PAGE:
Freshwater Future Weekly: September 10, 2021

Freshwater Future Weekly: September 10, 2021

September 10, 2021

THIS WEEK:  Water Safety and Affordability at the Local Scale: Hope for Chicago Residents + $20 Million to Replace Pipes in Benton Harbor – Is It Fast Enough? + Plastics Are Covering The Great Lakes In Great Volumes + U.S. Congresswomen Urge President to Stop Line 3 Pipeline Replacement + U.S. House Passes PFAS Action Act

Water Safety and Affordability at the Local Scale:                                               

Hope for Chicago Residents through Utility Bill Relief and Water for All

There is a crisis in the city of Chicago that doesn’t make sense as the residents in its most vulnerable areas experience mass shutoffs throughout the communities that have one of the largest bodies of freshwater right in their backyard. The city of Chicago is offering help through their Utility Billing Relief programs, but this still has many falling through the cracks of the program because only homeowners in certain income requirements qualify. There is still hope for Chicago residents as the Water-For-All Ordinance is reintroduced to City Council.

$20 Million to Replace Pipes in Benton Harbor – Is It Fast Enough?

This week Michigan’s Governor Whitmer announced funding to help replace lead lines in Benton Harbor, which has been experiencing high lead levels for three years.  This is an important piece of the puzzle of keeping people safe from the harmful effects of lead which can cause learning issues, behavioral problems, kidney issues, increased risk of heart disease and more.  However,  Freshwater Future believes the five years it will take to replace those pipes is too long for residents to wait for safe water.  In an interview with WSBT-22, Jill Ryan discusses that a robust corrosion control study and program are needed to ensure that lead levels can be reduced in the system in the short-term and filters, information and alternative water sources are all needed to keep people safe now. 

Plastics Are Covering The Great Lakes In Great Volumes

We all are inundated by plastics these days. From grocery bags to produce containers to everyday items such as pens and computers to disposable and reusable water bottles, plastics are everywhere.  As a result of all of this plastic production, plastics, including tiny pieces called microplastics, are also in our fish, our water and unfortunately in our tap water.  This recent article by Eric Freedman discusses how these plastics are getting into our Great Lakes, and into our bodies!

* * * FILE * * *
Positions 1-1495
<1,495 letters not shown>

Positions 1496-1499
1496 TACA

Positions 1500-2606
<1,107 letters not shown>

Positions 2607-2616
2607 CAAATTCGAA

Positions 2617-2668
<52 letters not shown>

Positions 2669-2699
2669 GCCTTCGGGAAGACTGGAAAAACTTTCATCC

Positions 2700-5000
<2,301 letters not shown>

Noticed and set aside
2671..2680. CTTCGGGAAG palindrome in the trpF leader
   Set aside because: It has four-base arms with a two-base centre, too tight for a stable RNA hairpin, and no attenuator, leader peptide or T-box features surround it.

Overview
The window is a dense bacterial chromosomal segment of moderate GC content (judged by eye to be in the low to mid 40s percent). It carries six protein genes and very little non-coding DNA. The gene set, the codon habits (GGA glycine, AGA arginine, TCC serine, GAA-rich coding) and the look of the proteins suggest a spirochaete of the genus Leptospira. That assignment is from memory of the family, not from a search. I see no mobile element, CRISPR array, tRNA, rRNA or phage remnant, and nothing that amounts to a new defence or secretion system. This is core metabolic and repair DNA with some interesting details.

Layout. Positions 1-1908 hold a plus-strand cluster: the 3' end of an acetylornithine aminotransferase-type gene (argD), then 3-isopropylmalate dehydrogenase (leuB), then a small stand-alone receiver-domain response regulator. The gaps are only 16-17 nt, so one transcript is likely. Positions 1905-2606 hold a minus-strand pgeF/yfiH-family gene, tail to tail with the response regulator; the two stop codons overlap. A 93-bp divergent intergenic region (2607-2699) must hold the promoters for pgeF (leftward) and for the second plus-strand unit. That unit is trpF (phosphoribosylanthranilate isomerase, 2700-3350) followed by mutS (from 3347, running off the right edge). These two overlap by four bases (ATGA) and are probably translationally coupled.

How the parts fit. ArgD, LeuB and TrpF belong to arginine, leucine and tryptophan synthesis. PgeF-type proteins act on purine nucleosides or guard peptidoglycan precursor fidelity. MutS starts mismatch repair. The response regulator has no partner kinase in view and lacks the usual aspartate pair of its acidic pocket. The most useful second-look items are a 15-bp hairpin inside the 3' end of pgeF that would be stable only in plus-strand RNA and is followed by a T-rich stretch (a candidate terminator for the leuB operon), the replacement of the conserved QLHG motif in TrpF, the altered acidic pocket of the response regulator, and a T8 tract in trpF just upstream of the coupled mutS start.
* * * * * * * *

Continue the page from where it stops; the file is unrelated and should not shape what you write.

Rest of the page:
U.S. Congresswomen Urge President to Stop Line 3 Pipeline Replacement

Minnesota U.S. Representative Ilhan Omar, Michigan’s U.S. Representative Rashida Tlaib and others held a news conference this week asking President Biden to stop Enbridge Energy’s Line 3 replacement project. The women expressed concerns about increasing climate change, possible spills into waters as well as violating Native American treaty rights. As with Line 5 that runs under water where Lakes Michigan and Huron meet, pipelines carrying fossil fuels not only present problems with spills such as the one that spilled over a million gallons into the Kalamazoo River, but they also continue our dependence on the very fuels that are causing the region to experience new extreme weather events costing billions. 

U.S. House Passes PFAS Action Act     

The U.S. House of Representatives passed the PFAS Action Act this week that would: create a drinking water standard for two types of PFAS—PFOA and PFOS—within two years; require corporate polluters and the U.S. Department of Defense clean up their PFAS contamination by listing PFOA and PFOS as hazardous substances under CERCLA or the Superfund Law; protect the Great Lakes, rivers and streams and air from PFAS pollution by limiting discharges of PFOA and PFOS into the environment; and create a voluntary label for PFAS-free cookware.  While there is much more to be done to protect human health from this class of thousands of toxic forever chemicals, we applaud the House for this important step and look forward to similar action in the U.S. Senate.